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Woodland asks voters to help fund more police officers

LONGVIEW — Woodland is again asking voters to pay for more officers and equipment to handle increasing workloads.

To police and city officials, Proposition 1 is a matter of officer and public safety, but critics say the city is asking too much.

The measure would permanently increase the property tax rate by nearly 63 cents per $1,000 of assessed value, bringing the total levy rate to $2.47 per $1,000 in 2020. For a $286,000 home, the lid lift would raise annual property taxes by about $194.

The measure needs a simple majority to pass.

The city expects the proposition would raise $576,000 in 2020 and $667,985 by 2026. It would pay for two police officers, one sergeant and their associated police equipment and training.

The department hasn’t created a new position since 2007, and calls for service have more than doubled since then. Woodland Police Sgt. James Keller said he and other officers sometimes have to handle what should be two-officer calls, such as a domestic assault or a burglary alarm, alone.

“Our city’s growing, but the police department is not,” Keller said. “We chose a dangerous profession. But I don’t think that we should be putting ourselves in extra danger just because of the lack of staffing.”

Woodland Clerk-Treasurer Mari Ripp and Woodland Mayor Will Finn said that by law, the money would be earmarked for the police department.

“That money goes to the police department and won’t be used for anything else,” Finn said. “I can say with confidence that money is not going to be moved.”

Woodland City Planning Commissioner Kim Blaufuss, who wrote the “Against” argument for the voter’s guide, said she supports the department. But she questions why it needs roughly $600,000 more every year to fund three positions and equipment.

“We’ve got a good police department here,” said Blaufuss, who is a certified managerial accountant. “They’re very responsive. … (But) we have to look at that all and say, what can we really afford? What do we need?”

New officer positions in the proposition are budgeted at a step 3 pay-rate ($6,251 per month) rather than entry level ($5,376). Ripp said that the new hires could be entry-level, but the higher-budgeted amount allows the department to recruit applicants with more experience.

Blaufuss said Woodland officer salaries already rank near the high end of nearby agencies.

“We’ve taken some pretty big (tax) hits since 2015,” Blaufuss said. “It doesn’t look like we’re really showing the people what’s all coming down the pike.”

While the property tax levy rate has lowered in recent years, any savings has been more than offset by rising property values, so many residents are paying more in taxes each year, Blaufuss said.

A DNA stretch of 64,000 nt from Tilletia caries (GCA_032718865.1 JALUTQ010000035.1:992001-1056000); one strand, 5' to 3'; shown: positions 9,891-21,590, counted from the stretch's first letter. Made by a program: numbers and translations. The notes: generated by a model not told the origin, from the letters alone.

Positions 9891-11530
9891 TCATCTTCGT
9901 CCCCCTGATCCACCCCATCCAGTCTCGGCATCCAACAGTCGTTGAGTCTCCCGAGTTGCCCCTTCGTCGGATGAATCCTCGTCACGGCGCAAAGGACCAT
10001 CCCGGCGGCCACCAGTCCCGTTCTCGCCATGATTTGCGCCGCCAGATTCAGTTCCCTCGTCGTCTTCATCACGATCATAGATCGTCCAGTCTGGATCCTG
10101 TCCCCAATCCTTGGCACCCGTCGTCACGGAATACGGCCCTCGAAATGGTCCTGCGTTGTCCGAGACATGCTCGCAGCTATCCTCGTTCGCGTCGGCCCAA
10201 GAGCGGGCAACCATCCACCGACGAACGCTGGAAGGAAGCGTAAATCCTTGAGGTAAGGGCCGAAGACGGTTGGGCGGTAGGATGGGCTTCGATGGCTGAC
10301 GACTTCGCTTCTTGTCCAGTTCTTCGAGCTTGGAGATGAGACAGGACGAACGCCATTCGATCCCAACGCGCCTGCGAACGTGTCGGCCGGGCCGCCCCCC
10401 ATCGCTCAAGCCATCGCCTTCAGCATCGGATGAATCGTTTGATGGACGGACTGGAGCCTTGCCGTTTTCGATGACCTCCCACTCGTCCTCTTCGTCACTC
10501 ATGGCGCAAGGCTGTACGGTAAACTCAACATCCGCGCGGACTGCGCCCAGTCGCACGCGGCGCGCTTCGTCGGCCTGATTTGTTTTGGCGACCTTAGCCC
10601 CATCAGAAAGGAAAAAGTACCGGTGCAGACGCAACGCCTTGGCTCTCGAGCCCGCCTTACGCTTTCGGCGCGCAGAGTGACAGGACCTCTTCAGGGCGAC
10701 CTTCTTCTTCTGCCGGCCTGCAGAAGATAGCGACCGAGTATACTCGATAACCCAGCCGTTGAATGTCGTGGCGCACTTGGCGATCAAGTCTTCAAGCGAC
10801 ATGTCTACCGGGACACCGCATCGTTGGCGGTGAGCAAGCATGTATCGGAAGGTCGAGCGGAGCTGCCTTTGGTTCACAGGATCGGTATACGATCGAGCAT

In general, Woodland is a safe community, she said. Much of the petty crime in the city appears to come from the Dike Access Road Walmart. Blaufuss said the city could ask the store to bring in its own guards and reduce the load on cops.

Woodland police chiefs have recommended the department grow for years.

In 2017, a proposed tax increase to fund two officers and an administrative sergeant failed by 17 votes. And Ripp said that the city used to receive more than $200,000 a year dedicated to public safety from the gambling tax, which has evaporated since the Lucky 21 Casino closed in April.

Keller said the officers are averaging 400 to 500 hours of overtime each per year. It’s tiring officers out and making them sick, which only exacerbates the overtime problem. And sometimes a serious call ties up all three officers on shift, leaving the city uncovered, Keller said.

“I hate to say it, but it weighs heavily on families,” Keller said. “We work 12-hour shifts, kids get tired of not seeing Dad. They’re wondering when we’re going to be home more than one day at a time to spend time with them.”

And Keller said costs add up quickly, especially with the department’s vehicles.

Just the personnel costs of the two new two officers and a sergeant would cost $395,000 a year, including medical, retirement and other benefits, according to city figures. That amount would grow over time as officer pay and benefits improve.

In addition, upfront vehicle, equipment and training are projected to cost $300,000. Altogether, the city estimates hiring the three new positions would cost $714,562 the first year. Much of that amount will come from the purchase of three new police cars, so this cost would drop to $587,043 the next year, but steadily increase thereafter.

Blaufuss questioned why the levy rate needs to be permanent even though the costs drop after the first year. Finn said that the levy funds would replace the money lost from Lucky 21, which used to pay for equipment like new cars and tasers.

On average, the department replaces two of its cars every year, and it spent $118,000 altogether on the last two cars it bought, Keller said.

That’s a lot of money, officers acknowledged, but cops tend to drive hard.

“(If) we get a domestic violence assault, I’m not going to go 25 miles per hour while somebody’s being assaulted,” Gibbs said. “I personally very easily put 100 miles a shift on my car, just from patrol. (That’s) 400 miles a week in rotation.”


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